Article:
The connection between mathematics and art goes back thousands of years. Mathematics has been used in the design of Gothic cathedrals, Rose windows, oriental rugs, mosaics and tilings. Geometric forms were fundamental to the cubists and many abstract expressionists, and award-winning sculptors have used topology as the basis for their pieces. Dutch artist M.C. Escher represented infinity, Möbius bands, tessellations, deformations, reflections, Platonic solids, spirals, symmetry, and the hyperbolic plane in his works.
Mathematicians and artists continue to create stunning works in all media and to explore the visualization of mathematics--origami, computer-generated landscapes, tesselations, fractals, anamorphic art, and more.
"Starry Pines," by Charles Redmond (Mercyhurst University, Erie, PA)
16" X 16", Generated by code written in the Context Free Art language, no photo-editing software used, 2011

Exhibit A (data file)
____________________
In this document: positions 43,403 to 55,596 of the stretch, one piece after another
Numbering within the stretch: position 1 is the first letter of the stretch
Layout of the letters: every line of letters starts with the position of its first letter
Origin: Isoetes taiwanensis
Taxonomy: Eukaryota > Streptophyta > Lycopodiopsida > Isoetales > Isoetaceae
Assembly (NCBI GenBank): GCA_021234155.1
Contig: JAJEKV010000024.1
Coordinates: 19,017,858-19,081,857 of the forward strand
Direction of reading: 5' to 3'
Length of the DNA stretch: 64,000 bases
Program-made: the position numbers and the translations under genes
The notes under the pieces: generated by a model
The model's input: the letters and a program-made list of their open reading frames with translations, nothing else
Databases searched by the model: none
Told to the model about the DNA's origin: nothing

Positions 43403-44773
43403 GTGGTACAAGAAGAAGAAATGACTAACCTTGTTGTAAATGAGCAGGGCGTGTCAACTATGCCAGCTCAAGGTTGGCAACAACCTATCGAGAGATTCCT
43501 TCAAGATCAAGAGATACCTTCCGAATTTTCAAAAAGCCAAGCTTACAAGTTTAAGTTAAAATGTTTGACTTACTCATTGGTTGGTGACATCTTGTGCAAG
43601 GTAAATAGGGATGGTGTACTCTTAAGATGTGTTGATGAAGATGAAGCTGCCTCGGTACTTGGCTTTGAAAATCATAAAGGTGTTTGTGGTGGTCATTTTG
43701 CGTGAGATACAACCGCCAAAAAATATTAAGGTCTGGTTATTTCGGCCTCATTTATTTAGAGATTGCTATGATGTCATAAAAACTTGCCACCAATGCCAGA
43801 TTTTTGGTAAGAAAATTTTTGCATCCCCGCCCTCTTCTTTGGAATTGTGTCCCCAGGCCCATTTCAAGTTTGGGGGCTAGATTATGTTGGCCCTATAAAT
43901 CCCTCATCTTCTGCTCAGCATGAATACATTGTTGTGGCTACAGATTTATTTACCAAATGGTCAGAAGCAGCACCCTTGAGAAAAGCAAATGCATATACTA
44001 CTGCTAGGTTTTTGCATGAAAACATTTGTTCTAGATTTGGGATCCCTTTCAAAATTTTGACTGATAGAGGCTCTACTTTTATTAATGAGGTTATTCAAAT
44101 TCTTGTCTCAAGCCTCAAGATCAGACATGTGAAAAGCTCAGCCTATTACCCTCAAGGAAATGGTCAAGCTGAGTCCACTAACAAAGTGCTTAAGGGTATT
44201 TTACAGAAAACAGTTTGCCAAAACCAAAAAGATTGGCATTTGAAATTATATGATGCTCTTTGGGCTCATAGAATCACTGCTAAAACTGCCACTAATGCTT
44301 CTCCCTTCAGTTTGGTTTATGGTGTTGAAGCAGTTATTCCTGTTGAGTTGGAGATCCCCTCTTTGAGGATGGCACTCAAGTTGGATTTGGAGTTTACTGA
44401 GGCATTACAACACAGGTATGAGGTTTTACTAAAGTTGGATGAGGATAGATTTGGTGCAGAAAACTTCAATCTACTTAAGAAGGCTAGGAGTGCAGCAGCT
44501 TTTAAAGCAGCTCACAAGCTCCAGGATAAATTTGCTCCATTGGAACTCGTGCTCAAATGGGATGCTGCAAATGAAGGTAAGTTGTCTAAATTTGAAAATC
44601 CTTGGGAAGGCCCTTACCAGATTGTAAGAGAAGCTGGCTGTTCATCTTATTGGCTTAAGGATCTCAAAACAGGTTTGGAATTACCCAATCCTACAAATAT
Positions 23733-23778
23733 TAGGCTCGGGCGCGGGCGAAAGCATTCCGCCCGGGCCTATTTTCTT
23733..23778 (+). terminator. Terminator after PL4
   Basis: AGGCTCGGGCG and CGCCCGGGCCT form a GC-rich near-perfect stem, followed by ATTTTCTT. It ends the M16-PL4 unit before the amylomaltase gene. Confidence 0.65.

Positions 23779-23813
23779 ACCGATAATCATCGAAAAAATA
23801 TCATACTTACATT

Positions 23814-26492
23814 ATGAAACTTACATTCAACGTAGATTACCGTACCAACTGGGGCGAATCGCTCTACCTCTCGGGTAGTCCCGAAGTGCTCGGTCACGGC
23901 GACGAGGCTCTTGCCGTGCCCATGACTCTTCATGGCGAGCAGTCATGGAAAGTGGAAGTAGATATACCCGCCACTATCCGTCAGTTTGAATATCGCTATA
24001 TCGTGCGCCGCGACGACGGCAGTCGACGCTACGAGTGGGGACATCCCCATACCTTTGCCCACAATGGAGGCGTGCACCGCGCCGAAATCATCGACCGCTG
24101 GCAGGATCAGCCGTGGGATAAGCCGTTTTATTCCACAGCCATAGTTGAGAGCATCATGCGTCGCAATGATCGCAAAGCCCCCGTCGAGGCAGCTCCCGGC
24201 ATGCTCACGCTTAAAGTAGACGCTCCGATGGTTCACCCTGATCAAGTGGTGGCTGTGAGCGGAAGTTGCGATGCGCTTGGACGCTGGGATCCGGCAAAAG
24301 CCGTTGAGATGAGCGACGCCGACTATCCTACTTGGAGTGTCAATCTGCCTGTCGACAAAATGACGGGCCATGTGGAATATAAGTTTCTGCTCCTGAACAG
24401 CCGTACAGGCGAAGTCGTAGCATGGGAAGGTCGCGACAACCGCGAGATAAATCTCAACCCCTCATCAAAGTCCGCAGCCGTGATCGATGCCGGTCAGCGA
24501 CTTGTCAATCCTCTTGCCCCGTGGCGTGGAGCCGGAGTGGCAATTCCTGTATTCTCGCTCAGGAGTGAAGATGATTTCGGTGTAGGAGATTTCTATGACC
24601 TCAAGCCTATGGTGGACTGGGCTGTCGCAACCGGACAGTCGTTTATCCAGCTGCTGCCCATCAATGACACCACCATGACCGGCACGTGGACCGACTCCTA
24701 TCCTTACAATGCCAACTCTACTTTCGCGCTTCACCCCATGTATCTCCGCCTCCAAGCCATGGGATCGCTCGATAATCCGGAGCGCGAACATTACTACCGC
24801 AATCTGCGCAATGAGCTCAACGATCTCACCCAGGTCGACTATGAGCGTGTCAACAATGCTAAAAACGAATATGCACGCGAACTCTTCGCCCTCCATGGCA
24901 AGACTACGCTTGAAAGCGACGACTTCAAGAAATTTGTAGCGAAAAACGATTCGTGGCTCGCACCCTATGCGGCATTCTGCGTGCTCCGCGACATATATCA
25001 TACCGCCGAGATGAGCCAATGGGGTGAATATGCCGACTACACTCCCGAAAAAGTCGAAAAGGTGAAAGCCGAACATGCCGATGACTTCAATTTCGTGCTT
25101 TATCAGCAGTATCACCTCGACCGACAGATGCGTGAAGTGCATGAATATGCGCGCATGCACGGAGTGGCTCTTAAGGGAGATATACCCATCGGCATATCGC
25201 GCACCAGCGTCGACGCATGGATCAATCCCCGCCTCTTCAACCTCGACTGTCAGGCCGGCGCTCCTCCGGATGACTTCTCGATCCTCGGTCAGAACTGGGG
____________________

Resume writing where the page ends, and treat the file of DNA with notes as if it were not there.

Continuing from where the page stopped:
Every program written in the Context Free Art language may be considered to be a context free grammar for creating images. Thus, when one programs in this language, one is "inventing" grammars. Any image produced with such a grammar may be considered to be a legal sentence in the grammar. If randomness is introduced into the program, then there are many different legal sentences or images, and one is producing generative art. When I created Starry Pines, I was studying tree creation with Context Free Art while at the same time experimenting with a technique of mine for creating star clusters and galaxies. I put them together for this work, along with a recursive icy swirl added to the rules for the trees. -- Charles Redmond